There's actually not a lot I can say about the single-player story in Dead Space 3. That is, it doesn't do anything exceptional in terms of presentation or content. Playing it in co-op, however... well, that's a different issue. I've recently completed it with a friend and that experience was undoubtedly unique. The reason I found it so interesting is because, unlike other co-op games I've experienced, DS3 attempts to provide a story that changes based on the way it is experienced.
The story (if there is one) in most other co-op games I'm familiar with usually revolves around one character, and is experienced individually by each player. In Diablo 3, for instance, the main quest is pretty much the same for all players but each player sees story clips that are unique to the character he's playing. There is never any acknowledgement of the fact that you're a group of people instead of just one. The same approach can be seen in other co-op games. One exception I can currently think of is Portal 2. That game has a co-op mode whose story revolves around both its characters. Besides them not being very talkative, though, that game's co-op campaign is separate from the main storyline. In that sense it's more along the lines of conventional multiplayer, I think. Resident Evil 5 also manages a a story with two main characters, but there the co-op character turns into an AI partner when the game is played alone.
Dead Space 3 goes in another direction; it wants to provide a proper single player experience that will adjust seamlessly when experienced in co-op. Thus, when played alone, Dead Space 3's single player story focuses entirely on Isaac Clarke, the series' resident protagonist. In this mode, John Carver is just another supporting character, albeit a more central one. When played in co-op, however, all the game's cinematic moments are adjusted to have Carver in on the action alongside Clarke. I like this approach because it doesn't sacrifice the single player experience for the sake of co-op. The developers intended to provide a decent story that would work when played alone or with a partner, without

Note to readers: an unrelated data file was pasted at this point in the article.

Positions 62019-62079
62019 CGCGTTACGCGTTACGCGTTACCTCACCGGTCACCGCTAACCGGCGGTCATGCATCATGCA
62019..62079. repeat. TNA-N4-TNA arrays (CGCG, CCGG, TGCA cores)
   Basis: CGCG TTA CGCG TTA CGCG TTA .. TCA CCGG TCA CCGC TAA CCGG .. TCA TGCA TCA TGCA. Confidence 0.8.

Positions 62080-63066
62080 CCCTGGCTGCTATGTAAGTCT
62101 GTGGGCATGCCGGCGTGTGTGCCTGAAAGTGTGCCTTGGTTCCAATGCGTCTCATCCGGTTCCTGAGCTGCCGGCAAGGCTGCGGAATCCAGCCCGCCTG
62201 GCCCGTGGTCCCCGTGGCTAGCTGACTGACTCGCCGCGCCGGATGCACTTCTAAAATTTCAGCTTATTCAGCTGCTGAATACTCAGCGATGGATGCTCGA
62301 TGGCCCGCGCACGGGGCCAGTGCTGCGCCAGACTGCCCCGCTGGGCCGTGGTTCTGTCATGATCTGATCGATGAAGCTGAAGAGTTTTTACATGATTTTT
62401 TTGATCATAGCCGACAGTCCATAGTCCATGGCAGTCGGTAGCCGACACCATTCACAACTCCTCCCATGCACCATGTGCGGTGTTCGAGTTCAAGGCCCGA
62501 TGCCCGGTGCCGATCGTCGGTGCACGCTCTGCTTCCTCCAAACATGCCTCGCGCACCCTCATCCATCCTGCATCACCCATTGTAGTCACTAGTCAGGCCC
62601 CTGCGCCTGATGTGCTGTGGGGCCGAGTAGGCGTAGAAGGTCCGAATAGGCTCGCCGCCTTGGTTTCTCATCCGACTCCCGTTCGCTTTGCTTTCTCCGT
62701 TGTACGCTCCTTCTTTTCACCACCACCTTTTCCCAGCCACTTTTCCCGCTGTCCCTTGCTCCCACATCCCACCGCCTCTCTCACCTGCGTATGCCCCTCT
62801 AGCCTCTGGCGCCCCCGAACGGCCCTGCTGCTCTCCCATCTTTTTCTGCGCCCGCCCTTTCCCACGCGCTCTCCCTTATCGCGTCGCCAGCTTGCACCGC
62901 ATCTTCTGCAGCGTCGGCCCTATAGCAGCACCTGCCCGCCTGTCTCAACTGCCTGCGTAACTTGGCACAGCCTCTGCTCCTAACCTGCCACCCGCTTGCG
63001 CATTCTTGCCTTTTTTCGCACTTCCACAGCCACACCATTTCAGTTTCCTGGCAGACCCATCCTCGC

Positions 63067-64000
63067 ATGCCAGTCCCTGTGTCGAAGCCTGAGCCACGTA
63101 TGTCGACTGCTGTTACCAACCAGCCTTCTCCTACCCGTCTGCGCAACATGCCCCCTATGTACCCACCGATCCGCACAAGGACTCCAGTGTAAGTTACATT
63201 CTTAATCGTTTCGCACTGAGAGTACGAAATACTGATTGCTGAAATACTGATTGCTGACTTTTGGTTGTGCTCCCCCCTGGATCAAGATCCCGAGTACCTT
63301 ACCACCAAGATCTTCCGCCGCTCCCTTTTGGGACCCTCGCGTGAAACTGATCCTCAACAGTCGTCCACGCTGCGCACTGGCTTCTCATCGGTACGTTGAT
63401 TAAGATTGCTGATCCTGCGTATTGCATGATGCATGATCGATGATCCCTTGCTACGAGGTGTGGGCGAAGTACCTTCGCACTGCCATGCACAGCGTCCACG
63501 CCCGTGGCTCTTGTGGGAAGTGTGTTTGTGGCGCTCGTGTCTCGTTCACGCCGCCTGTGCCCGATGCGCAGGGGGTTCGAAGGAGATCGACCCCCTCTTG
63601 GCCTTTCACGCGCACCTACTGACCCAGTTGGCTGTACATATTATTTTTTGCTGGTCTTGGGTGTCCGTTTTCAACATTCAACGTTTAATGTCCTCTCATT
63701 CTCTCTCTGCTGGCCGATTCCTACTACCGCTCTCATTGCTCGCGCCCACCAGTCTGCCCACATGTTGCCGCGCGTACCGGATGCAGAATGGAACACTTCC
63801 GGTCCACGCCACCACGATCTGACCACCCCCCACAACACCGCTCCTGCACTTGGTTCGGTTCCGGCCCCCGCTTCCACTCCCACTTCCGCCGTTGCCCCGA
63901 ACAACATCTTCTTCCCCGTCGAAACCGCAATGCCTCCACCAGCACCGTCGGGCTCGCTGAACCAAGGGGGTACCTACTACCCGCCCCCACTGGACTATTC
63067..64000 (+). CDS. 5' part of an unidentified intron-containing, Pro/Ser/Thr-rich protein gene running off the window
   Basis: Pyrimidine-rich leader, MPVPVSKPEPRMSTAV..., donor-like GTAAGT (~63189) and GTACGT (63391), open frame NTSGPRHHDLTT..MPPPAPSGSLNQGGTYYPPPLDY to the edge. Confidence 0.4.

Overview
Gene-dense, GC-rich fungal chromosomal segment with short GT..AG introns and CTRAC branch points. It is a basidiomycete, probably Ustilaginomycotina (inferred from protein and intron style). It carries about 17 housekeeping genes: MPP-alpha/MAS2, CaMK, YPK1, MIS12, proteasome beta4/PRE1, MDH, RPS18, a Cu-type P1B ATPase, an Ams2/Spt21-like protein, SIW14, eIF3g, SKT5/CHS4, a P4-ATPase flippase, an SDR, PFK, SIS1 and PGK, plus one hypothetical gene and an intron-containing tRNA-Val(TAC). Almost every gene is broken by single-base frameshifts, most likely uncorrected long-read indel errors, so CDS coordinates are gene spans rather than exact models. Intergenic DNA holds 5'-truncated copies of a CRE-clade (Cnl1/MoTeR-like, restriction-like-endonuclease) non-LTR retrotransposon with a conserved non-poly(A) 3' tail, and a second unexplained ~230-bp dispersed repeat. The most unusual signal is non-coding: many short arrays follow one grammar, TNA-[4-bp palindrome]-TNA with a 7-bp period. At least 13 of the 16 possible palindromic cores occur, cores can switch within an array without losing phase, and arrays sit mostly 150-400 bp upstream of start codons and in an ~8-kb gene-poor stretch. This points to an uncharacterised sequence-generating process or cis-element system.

sticking a crappy AI who'd get itself killed most of the time (I'm looking at you, RE5!).
The problem is that even though it creates a seamless experience when playing as Clarke, the same can't be said for anyone playing as Carver (which I did). Even though the game's story moments are tweaked to accommodate two players, these moments are entirely focused on the character of Clarke. And I don't mean that only in the narrative sense. Literally, when an event happens, the camera shifts to Clarke, leaving Carver somewhere out of sight. To be fair, there are Carver-focused missions in the game that are
exclusive to the co-op mode. However, they're not part of the main
storyline; they can be skipped or even just missed while playing. The real reason this is an issue is because it highlights the fact that Carver isn't really relevant to the central plot. And it's true, in a way. Playing as Carver in co-op produces a sensation of being almost entirely disengaged from the story, and worse - like the story is intentionally leaving you out. It makes it clear that Carver's inclusion in the game's story to begin with is for co-op purposes only.
My guess would be that the story making sense in co-op came second to providing good gameplay experience. As a fan of stories I'm a bit disappointed, since that attitude effectively ruined my experience of the story in co-op (even though the gameplay was fantastic). I still like the idea, though, and I think that their approach could work if they adjust the story appropriately next time (assuming there is one). All I know is I would love to play a co-op game that embraces its two protagonists fully.